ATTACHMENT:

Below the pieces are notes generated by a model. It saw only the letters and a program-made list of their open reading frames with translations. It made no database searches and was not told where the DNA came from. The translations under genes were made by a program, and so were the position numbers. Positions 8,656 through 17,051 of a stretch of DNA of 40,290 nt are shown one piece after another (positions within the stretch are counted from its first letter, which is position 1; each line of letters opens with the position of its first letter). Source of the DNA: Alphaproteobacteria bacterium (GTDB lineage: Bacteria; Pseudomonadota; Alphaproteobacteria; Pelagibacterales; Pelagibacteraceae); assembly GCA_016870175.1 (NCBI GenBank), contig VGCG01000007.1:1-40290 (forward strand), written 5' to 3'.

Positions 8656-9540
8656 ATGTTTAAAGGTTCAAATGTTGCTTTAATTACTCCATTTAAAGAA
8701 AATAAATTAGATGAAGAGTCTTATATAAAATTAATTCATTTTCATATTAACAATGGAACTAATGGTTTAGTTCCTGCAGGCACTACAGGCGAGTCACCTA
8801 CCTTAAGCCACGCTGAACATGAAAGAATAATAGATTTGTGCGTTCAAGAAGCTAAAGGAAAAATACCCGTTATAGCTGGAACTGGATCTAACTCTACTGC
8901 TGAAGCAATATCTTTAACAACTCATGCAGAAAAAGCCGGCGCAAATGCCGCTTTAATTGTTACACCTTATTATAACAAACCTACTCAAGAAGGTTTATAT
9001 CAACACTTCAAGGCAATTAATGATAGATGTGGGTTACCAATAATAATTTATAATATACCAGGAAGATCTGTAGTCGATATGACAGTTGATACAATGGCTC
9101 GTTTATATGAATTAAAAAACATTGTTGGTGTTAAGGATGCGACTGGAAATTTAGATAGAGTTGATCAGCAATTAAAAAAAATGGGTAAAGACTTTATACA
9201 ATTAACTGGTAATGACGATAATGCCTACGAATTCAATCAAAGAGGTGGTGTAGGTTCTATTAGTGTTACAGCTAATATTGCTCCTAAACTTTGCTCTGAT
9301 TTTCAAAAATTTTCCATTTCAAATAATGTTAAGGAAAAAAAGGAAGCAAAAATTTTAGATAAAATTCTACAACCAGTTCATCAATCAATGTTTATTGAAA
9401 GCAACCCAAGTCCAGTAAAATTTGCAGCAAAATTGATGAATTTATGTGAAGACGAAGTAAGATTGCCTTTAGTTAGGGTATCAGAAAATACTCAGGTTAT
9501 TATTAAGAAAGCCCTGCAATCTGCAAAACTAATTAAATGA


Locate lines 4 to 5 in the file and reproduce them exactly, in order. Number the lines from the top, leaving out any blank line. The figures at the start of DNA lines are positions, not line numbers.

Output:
8701 AATAAATTAGATGAAGAGTCTTATATAAAATTAATTCATTTTCATATTAACAATGGAACTAATGGTTTAGTTCCTGCAGGCACTACAGGCGAGTCACCTA
8801 CCTTAAGCCACGCTGAACATGAAAGAATAATAGATTTGTGCGTTCAAGAAGCTAAAGGAAAAATACCCGTTATAGCTGGAACTGGATCTAACTCTACTGC